Max Simkin repairs shoes in the same New York shop that has been in his family for generations. Disenchanted with the grind of daily life, Max stumbles upon a magical heirloom that allows him to step into the lives of his customers and see the world in a new way. Sometimes walking in another man's shoes is the only way one can discover who they really are.
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★★★½ review by metalmeatwad on Letterboxd
You are the Guardian of Soles, you are The Cobbler.
Inside a shoe repair shop within Lower Eastside Manhattan lies the World's 2nd Hasidic Superhero! Oy vey! I liked this.
The Cobbler, otherwise known as Bei Mir Bistu Shein (To Me You're Beautiful, is a contemporary Yiddish Fairy Tale that's both a testament to Jewish independent film and old school Adam Sandler fans alike. If The Cobbler was made on a larger-scale budget, I think this somewhat flawed film could have been more successful, but what we got overall was both a fun and irrefutable Sandler-esque experiment from Director Thomas McCarthy. The Cobbler really feels like a bit of a callback to the more successful Sandler comedies. This feels like a very personal film for the brilliant Director, and it shows. You get the sense McCarthy is someone who's clearly both a fan of the Sand-Man and a true MACHER, who made this looking to get more in touch with his Jewish faith. I honestly feel like this film was sparked from a conversation with McCarthy's Rabbi over their love of old school Adam Sandler Cinema, and crafted together an original Yiddish Fairy Tale Comedy.
This is a very Jewish contemporary fairy tale and homage to Sandler cinema, full of life lessons and religious themes (sometimes, a little too in your face). Despite the experiment being flawed, Sandler is in top form. He delivers a rich and nuanced performance as social outcast and shoe repairman Max Simkin. I cannot forget to mention the Yiddish-inspired score by John Debney accompanying the film is a mitzvah on its own.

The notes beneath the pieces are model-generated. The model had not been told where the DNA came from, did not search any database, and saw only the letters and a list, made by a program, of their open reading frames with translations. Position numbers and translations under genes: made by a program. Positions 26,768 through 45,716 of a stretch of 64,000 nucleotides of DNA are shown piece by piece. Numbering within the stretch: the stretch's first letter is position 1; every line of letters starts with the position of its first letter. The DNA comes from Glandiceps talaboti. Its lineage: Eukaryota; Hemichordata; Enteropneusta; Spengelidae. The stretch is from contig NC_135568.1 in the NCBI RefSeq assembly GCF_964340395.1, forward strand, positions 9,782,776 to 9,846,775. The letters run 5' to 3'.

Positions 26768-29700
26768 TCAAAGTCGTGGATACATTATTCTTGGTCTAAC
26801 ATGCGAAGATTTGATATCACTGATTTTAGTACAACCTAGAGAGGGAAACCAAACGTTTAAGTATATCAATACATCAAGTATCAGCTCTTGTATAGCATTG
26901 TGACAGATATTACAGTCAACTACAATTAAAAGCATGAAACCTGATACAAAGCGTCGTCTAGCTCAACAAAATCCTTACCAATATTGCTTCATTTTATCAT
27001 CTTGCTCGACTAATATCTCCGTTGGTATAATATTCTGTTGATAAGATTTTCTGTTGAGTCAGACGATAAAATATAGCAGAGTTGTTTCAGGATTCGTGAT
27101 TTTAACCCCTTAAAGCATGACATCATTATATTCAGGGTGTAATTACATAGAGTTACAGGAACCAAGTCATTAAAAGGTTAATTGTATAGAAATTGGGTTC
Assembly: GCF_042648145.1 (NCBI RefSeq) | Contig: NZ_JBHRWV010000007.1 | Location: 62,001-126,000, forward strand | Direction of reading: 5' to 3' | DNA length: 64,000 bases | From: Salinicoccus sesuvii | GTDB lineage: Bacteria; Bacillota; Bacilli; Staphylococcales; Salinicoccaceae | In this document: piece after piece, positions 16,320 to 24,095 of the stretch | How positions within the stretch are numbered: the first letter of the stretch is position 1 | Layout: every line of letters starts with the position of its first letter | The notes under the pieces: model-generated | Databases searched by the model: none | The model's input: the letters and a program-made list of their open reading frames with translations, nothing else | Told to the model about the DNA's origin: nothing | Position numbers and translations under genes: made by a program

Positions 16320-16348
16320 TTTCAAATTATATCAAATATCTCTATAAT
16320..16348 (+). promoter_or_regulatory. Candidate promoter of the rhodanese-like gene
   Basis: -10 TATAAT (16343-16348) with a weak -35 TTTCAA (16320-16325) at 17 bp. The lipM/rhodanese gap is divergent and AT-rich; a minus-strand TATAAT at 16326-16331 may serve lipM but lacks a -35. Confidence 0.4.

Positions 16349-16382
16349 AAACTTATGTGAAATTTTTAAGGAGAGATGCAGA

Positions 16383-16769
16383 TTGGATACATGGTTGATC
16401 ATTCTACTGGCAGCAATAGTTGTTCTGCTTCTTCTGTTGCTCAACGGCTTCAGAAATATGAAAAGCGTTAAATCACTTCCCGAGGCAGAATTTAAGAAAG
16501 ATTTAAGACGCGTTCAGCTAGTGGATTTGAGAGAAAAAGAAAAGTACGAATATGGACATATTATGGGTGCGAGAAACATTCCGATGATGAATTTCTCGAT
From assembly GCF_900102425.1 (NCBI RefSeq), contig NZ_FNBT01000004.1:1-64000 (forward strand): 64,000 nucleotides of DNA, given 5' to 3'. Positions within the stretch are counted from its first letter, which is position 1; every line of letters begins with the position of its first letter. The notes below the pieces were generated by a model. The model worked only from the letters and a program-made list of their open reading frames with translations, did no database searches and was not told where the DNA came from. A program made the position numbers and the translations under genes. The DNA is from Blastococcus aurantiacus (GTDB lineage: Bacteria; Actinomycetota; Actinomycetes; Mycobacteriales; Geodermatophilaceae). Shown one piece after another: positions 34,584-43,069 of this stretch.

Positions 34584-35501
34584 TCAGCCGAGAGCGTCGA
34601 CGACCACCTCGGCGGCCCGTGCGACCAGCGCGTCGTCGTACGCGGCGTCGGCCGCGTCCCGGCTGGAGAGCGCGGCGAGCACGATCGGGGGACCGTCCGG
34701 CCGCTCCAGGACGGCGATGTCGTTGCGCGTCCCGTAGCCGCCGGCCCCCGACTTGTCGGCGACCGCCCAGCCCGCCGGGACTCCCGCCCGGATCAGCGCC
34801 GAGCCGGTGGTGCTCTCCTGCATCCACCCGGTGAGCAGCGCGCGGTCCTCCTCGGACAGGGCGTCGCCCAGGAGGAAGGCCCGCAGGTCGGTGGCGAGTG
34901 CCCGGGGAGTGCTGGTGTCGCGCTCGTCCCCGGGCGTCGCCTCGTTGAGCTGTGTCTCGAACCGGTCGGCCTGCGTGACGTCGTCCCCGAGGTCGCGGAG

Not every scene in The Cobbler works. I admit this experiment/side-project is a bit of mess, and was clearly faced with limitations out of McCarthy's control, but I can see a lot of labor and love put into it. It's an indie-flick unable to fully transition to a mainstream movie. The film's life lessons and heart are in the right place, and delivers just enough, laughs unpredictability, heart, and fun from being a total flop.
No regrets Thomas McCarthy, no regrets. [B]
★★★½ review by Kiko Vega on Letterboxd
Thomas McCarthy sigue contando historias de gente triste, sólo que ahora aporta unas inesperadas y atractivas pinceladas de cine superheróico, con Darkman como principal referente, en un popurrí que se presume indigesto hasta que decide tirar por el lado más loco imaginable.
Vas a leer una sartenada de SANDLECES de aquí en adelante, la mayoría escritas/dichas por personas que habrán visto cinco pelis del actor, pero confía en mi: The Cobbler es extraña, sencilla y jodidamente mágica.
★★★★ review by Jessica on Letterboxd
★★★★ review by Gene Gosewehr on Letterboxd
A nice, well paced film using magical realism based entirely on the phrase, "you don't know a man until you've walked a mile in his shoes."
Method Man surprised a bit with his versatility and Sandler was satisfactory. I wouldn't call it great but it's pretty good.
★★★★★ review by Clinton Hallahan on Letterboxd
A masterpiece of terrible film. Has an ending so insane it has to be seen to be believed.
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